Space Is The Place: The Night Sky Over Belper, February 2018

The brightest object in the night sky this month (apart from the Moon) is the star, Sirius. Jupiter and Mars (paired with Antares) can be seen early in the morning, before dawn. Later in the month we may be able to spot Venus, early in the evening, just after sunset.

You Cannot Be Sirius!

Sirius, also known as the Dog Star, is the brightest star in the night sky and at 8.6 light years away is one of the nearest stars to us (after the Sun of course). It shines brightly in the southern part of the sky and is easily spotted “barking” at the heels of the constellation of Orion the Hunter. Find the three stars that make up the belt of Orion and then trace a line down to the left to find Sirius. If you can find Sirius you have also found the constellation of Canis Major (The Great Dog).

Sirius is a white / blue star but its light seems to flicker through many colours as it shines through the turbulence of Earth’s atmosphere. As such it is a star that actually twinkles in the evening sky. There is a image of all its apparent colours here: Colours of Sirius.

The Seas of the Moon.

The 2 supermoons in January have generated a lot of interest in the Moon. If you want to understand the surface of the Moon in more detail there is a good guide on the Sky at Night webpages here. Pete Lawrence’s Moon Guides.

A good place to start is to try and identify the seas of the Moon as most of these can be seen with the naked eye (for other observations you will need binoculars). The seas of the Moon (or Mares) are actually plains of solidified lava which appear as dark areas on the Moon’s surface. They also have good names, for example: The Sea of Tranquility, The Sea of Serenity, The Ocean of Storms and The Sea of Nectar. To find out more use the identification guide here: Seas of the Moon.

On the 23rd of February the Moon will be close to the red star Aldebaran (the Bull’s eye in Taurus). Look towards the south from 6.00pm onwards.

The Planets:

Jupiter

Jupiter is a bright object rising at about 2.00am at the beginning of the month and by midnight towards the end of February. Look towards the south to see it. It will be close to a waning Moon on the 8th of February – just before dawn.

Mars

Mars is harder to see and lies low in the southern part of the sky, rising about 4 hours before dawn. On the morning of the 9th of February it will be below a waning crescent Moon. Also look out for its pairing with the red star Antares (Mars and Antares being of equal brightness and colour). The pairing is best seen in the week beginning the 5th of Feb to the 11th. You will need a low horizon, as Antares lies below Mars.

Venus

At the end of February we may be able to see Venus in the night sky. Look towards the west. You will need a very low horizon to see it – but if this is the case it will be easy to spot around 30 minutes after sunset.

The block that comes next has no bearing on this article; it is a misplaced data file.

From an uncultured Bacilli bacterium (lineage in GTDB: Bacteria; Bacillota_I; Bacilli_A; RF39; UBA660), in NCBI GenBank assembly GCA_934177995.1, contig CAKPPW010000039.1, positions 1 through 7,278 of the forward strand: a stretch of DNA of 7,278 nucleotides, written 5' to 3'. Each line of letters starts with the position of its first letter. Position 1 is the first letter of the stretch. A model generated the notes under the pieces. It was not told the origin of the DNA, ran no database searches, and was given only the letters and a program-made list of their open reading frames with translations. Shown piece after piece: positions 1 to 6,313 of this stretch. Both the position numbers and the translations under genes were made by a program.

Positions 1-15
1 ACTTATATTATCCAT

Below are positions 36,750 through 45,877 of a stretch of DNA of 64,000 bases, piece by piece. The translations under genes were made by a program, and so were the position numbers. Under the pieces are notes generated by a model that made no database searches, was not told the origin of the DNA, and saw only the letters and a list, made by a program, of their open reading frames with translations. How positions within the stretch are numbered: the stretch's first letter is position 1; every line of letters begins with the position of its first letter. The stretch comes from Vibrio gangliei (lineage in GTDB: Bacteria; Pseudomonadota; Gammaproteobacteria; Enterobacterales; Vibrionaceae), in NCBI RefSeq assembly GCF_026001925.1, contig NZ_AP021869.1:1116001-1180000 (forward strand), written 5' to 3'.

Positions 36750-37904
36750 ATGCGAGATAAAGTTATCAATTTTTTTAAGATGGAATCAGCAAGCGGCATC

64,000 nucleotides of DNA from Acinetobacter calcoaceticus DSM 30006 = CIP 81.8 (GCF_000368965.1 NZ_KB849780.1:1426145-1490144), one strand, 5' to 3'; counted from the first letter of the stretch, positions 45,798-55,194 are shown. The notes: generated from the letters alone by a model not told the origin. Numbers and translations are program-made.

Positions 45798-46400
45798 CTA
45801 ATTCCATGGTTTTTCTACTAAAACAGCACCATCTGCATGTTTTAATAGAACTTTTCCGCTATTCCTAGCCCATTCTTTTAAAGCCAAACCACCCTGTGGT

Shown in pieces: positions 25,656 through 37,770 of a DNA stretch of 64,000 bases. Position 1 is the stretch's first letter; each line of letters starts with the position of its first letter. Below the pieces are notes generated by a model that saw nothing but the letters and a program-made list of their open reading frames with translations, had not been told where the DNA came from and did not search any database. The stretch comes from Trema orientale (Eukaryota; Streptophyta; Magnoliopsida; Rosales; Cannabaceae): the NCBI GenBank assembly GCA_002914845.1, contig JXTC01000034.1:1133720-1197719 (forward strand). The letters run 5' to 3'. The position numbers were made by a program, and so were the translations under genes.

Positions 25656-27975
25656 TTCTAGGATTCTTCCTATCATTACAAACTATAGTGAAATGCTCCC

International Space Station.

The Spot the Station site is currently showing viewing opportunities from the 5th – 13th of February. ISS appearing in a time slot between 5.43pm and 8.20pm. On the 6th, 7th, 8th and 10th of February ISS will make two passes, separated by about 95 minutes.

Spot the Station only gives information of sightings for two weeks in advance. To make sure of a sighting go to the Spot the Station website for the exact times and where to look in the sky.

 

How to Make Scientific Instruments Out Of Cardboard.

Nailed is running a Plastic Free February theme so, in that spirit, it is worth giving the small company Astromedia a mention.

Astromedia aim to produce scientific instruments and educational models using kits made of cardboard. I used their solar projector box in 2016 to view the transit of Mercury and have used it since to view sunspots. Their kits need a little skill and patience to construct (for older readers think of Airfix models) and you have to be careful not to get glue on the optics. The use of cardboard as their primary material enables them to produce some innovative products at reasonable prices. Check out their catalogue here:  Astromedia.

 

A Pale Blue Dot.

On February 14th 1990 the space probe Voyager 1 turned its camera backwards to take a “portrait” of the Solar System. The resulting image of the Earth (see above, courtesy of NASA) became known as the “Pale Blue Dot.”

When the picture was taken Voyager 1 was 4 billion miles from Earth. From this distance the Earth is a mere point of light. In the picture (processed by NASA) Earth is a pixel sized dot, located in a band of light caused by the Sun dazzling across the image. In a speech given at Cornell University, Carl Sagan said the following about the “Pale Blue Dot”:

 

We succeeded in taking that picture [from deep space], and, if you look at it, you see a dot. That’s here. That’s home. That’s us. On it, everyone you ever heard of, every human being who ever lived, lived out their lives. The aggregate of all our joys and sufferings, thousands of confident religions, ideologies and economic doctrines, every hunter and forager, every hero and coward, every creator and destroyer of civilizations, every king and peasant, every young couple in love, every hopeful child, every mother and father, every inventor and explorer, every teacher of morals, every corrupt politician, every superstar, every supreme leader, every saint and sinner in the history of our species, lived there on a mote of dust, suspended in a sunbeam.

 

There is an animation of the rest of the speech here:

 

 

 

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